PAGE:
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Tsunami disaster – countries in crisis

Myanmar: Many still rely on tsunami relief supplies from 6 months ago

© UNICEF Myanmar/2005/Thame
12 year old Phyo Ei Khine opening a UNICEF-supplied survival kit at home.

By Jason Rush

PHONE DAW BYAE, Myanmar, 21 June 2005 - When the Indian Ocean tsunami pounded the sleepy fishing village of Phone Daw Byae last December, more than 100 families lost their homes – destroyed by the relentless waves. Six months later the shattered wreckage still litters the sandy ground near the shore.

Many children in Phone Daw Byae and other parts of Myanmar saw their lives overturned.

“That morning I was selling snacks with my mother, and while we were cooking the first big wave struck the shore,” says 12-year old Phyo Ei Khine.  “We ran to a monastery, and then the second wave hit. Our house was destroyed and almost everything we had was swept away.”

UNICEF quickly responded, providing affected families with survival kits packed with essential supplies.

“We received a UNICEF box with blankets, pillows, pots and pans,” says Phyo Ei Khine. 

Many tsunami-affected families continue to rely on these supplies even today.

© UNICEF Myanmar/2005/Thame
The children of Phone Daw Byaw returning to school.

Back to school

As dawn rises in Phone Daw Byae, music fills the air at the village’s local primary school.  It’s the first day of the new school year in Myanmar, and children are obviously happy. Returning to school means returning to normalcy, leaving behind, at least for a while, the chaos left by the tsunami.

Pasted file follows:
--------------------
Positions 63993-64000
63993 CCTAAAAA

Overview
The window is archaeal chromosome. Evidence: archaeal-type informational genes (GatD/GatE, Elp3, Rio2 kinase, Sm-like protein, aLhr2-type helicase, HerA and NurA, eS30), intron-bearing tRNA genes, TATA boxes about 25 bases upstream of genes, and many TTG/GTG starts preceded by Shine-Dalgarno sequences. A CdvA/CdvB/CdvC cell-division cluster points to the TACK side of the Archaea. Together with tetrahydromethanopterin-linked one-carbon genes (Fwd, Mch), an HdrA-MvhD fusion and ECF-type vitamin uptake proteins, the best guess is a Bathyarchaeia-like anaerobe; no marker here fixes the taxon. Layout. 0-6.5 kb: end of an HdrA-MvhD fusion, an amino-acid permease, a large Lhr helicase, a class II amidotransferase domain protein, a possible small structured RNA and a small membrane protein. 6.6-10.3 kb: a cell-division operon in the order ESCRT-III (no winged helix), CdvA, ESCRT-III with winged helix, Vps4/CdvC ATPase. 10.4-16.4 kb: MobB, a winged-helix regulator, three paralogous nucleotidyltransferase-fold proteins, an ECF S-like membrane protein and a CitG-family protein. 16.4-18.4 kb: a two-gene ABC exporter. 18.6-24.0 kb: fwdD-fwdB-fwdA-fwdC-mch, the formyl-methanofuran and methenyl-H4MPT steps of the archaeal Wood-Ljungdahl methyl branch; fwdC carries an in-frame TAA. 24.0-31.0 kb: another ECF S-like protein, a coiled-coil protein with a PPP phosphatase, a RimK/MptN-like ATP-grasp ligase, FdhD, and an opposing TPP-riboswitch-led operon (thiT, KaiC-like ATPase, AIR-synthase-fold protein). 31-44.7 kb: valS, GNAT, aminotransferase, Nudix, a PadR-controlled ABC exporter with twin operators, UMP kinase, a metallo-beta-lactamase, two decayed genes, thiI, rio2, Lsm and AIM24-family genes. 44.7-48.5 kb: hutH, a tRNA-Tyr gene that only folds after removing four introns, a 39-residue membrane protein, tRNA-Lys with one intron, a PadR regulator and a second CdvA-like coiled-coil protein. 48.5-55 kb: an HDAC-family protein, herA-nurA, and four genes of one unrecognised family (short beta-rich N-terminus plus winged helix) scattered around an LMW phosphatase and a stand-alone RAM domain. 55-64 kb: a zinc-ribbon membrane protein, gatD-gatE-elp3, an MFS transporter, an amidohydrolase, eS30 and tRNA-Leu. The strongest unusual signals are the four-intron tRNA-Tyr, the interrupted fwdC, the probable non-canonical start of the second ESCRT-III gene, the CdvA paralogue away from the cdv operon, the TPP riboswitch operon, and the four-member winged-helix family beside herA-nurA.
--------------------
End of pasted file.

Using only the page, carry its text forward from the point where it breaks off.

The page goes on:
UNICEF is delivering educational supplies for 60,000 children living in tsunami-affected areas, providing students at primary schools like this one with textbooks and other basic school supplies to help defray the cost of their education.

The organization is also supporting the repair and refurbishment of 400 schools. Schools in particularly hard-hit areas are receiving new water tanks.

© UNICEF Myanmar/2005/Thame
Phyo Ei Khine in front of her school’s new water tank.

Life remains far from easy

Phyo Ei Khine’s family still uses blankets, mosquito nets and other supplies from the UNICEF survival kit they received months ago. Her family also has a new latrine.

“We didn’t ever have a latrine before the tsunami, but now we have this UNICEF latrine, [which is] better for our health,” Phyo Ei Khine says.

Life for Phyo Ei Khine and other tsunami-affected children in Myanmar remains far from easy. UNICEF is continuing its work to bring assistance to all these children in need.




20 June 2005:
UNICEF New York correspondent Sabine Dolan reports on how UNICEF is helping the tsunami-affected children of Myanmar.

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